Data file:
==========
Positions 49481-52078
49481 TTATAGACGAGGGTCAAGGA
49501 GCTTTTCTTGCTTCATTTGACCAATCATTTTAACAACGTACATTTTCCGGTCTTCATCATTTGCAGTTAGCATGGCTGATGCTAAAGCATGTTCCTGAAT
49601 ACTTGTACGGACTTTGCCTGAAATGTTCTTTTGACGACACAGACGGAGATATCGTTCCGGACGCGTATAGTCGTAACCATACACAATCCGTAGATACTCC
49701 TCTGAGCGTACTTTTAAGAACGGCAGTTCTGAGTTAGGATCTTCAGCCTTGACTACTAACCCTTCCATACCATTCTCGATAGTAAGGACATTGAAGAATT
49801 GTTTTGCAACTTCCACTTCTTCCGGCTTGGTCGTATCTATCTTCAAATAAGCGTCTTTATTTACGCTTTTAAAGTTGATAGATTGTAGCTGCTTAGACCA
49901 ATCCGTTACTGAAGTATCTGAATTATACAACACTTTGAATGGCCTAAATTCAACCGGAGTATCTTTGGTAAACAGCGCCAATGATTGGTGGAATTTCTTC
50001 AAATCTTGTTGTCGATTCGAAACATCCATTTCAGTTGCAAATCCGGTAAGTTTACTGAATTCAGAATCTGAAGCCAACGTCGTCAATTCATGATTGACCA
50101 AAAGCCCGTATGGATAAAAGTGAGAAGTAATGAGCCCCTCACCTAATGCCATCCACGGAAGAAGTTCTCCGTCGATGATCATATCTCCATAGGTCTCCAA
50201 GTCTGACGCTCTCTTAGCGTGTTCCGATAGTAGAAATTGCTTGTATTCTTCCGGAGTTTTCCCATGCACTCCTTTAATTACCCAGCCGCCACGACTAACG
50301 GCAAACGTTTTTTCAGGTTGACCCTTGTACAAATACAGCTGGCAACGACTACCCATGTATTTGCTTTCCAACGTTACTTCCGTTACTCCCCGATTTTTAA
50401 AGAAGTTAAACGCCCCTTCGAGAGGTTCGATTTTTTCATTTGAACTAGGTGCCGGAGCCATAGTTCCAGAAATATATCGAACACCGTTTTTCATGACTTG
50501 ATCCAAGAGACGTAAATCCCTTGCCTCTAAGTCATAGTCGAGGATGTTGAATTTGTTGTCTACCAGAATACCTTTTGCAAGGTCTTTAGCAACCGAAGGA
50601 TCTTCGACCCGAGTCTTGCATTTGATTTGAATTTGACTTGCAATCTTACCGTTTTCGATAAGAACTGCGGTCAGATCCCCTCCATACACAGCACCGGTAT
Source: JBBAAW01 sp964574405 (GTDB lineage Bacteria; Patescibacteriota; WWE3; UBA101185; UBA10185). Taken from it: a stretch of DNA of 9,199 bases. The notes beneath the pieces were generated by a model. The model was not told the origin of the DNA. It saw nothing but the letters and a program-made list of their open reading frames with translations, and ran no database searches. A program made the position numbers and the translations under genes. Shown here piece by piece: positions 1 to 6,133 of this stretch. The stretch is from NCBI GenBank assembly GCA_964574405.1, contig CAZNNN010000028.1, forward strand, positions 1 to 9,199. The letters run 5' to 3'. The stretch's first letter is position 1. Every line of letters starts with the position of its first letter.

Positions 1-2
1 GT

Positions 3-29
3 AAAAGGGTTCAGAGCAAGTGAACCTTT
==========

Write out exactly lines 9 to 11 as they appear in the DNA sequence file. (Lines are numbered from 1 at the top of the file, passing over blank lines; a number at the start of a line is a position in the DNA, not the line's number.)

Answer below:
50101 AAAGCCCGTATGGATAAAAGTGAGAAGTAATGAGCCCCTCACCTAATGCCATCCACGGAAGAAGTTCTCCGTCGATGATCATATCTCCATAGGTCTCCAA
50201 GTCTGACGCTCTCTTAGCGTGTTCCGATAGTAGAAATTGCTTGTATTCTTCCGGAGTTTTCCCATGCACTCCTTTAATTACCCAGCCGCCACGACTAACG
50301 GCAAACGTTTTTTCAGGTTGACCCTTGTACAAATACAGCTGGCAACGACTACCCATGTATTTGCTTTCCAACGTTACTTCCGTTACTCCCCGATTTTTAA